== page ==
Does Difference in Physical Activity Between Blacks and Whites Vary by Sex, Income, Education, and Region of Residence? Results from 2008 to 2017 National Health Interview Surveys

  • Mohammad SiahpushEmail author
  • Regina E. Robbins
  • Athena K. Ramos
  • Tzeyu L. Michaud
  • Martina A. Clarke
  • Keyonna M. King



To examine how the effect of race (Black versus White) on meeting physical activity (PA) guidelines varies by sex, income, education, and region of residence.


We pooled data from 10 consecutive years (2008 to 2017) of the National Health Interview Survey. We used logistic regression to assess the extent to which the effect of race on meeting the U.S. federal guidelines for PA varies by sex, income, education, and region, after controlling for several health-related variables. The analysis sample size was 225,600 (102,348 men and 123,252 women).


Race and most of the other covariates interacted with sex in their effect on meeting PA guidelines; therefore, separate models for men and women were estimated. In each model, race interacted with income and region, but not with education. Among men, Blacks were more likely to meet PA guidelines than Whites in nearly all income categories and regions. The race effect was weakest among the poor and in the Northeast region. Among women, Blacks were generally less likely than Whites to meet the guidelines and the race effect was largest among the poor and in the Northeast region.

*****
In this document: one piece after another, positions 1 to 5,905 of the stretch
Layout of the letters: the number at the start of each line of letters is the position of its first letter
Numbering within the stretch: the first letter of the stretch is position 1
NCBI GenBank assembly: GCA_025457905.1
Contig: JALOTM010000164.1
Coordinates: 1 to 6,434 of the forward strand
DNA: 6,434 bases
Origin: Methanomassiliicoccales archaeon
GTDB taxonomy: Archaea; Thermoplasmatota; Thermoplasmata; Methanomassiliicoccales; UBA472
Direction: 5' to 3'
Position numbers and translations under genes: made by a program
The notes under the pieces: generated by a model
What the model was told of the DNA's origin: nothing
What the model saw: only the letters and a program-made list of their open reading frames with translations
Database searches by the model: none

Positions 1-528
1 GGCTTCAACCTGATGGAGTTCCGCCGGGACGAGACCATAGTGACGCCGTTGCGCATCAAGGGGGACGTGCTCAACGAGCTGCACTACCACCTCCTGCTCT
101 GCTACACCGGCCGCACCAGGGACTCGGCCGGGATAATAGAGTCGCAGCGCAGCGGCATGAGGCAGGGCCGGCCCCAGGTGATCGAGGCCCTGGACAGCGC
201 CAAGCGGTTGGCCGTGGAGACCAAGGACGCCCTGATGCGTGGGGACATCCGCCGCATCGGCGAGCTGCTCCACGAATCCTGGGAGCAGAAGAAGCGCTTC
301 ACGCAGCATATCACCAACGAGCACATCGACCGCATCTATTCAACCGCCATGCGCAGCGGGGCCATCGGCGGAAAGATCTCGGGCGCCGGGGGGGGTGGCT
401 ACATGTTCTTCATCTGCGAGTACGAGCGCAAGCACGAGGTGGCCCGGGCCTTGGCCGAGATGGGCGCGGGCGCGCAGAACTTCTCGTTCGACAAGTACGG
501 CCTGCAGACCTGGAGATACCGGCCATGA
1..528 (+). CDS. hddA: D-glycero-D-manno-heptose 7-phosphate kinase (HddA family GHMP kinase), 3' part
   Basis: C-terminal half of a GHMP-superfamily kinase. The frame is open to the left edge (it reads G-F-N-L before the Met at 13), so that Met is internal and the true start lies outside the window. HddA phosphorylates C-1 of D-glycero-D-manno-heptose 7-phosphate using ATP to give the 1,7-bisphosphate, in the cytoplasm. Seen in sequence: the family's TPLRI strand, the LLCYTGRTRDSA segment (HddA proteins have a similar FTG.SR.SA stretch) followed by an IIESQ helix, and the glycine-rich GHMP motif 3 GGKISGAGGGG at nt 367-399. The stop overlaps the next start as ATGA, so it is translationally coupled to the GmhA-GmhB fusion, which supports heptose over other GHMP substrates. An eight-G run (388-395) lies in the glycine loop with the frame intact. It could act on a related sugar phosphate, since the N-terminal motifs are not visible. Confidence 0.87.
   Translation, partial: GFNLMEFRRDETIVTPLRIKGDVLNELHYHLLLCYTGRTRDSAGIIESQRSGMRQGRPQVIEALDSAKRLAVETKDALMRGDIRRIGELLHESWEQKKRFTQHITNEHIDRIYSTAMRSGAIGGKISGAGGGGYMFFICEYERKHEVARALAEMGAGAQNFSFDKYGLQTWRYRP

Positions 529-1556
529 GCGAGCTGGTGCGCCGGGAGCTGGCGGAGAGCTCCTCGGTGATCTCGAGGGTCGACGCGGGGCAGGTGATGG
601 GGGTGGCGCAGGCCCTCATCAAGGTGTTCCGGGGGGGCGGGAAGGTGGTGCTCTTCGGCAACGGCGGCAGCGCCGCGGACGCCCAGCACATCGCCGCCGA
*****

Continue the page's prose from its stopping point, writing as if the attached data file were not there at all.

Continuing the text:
This study showed that the difference between Blacks and Whites in the extent to which they adhere to federal PA guidelines varies by sex, income, and region of residence. Black women whole live below the poverty threshold are less likely than other demographic groups to meet the PA guidelines. Targeted interventions to promote PA among this population group are warranted.


Physical activity Health disparities Racial health disparities African Americans Physical activity guidelines 


Compliance with Ethical Standards

Conflict of Interest

The authors declare that they have no conflict of interest.

Human Ethics

The conduct of this research did not involve human subjects. The authors used secondary data that are publically available.


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Copyright information

© W. Montague Cobb-NMA Health Institute 2019

Authors and Affiliations

  1. 1.Department of Health Promotion, College of Public HealthUniversity of Nebraska Medical Center; 984365 Nebraska Medical CenterOmahaUSA
  2. 2.Department of Internal Medicine, College of MedicineUniversity of Nebraska Medical Center; 982265 Nebraska Medical CenterOmahaUSA

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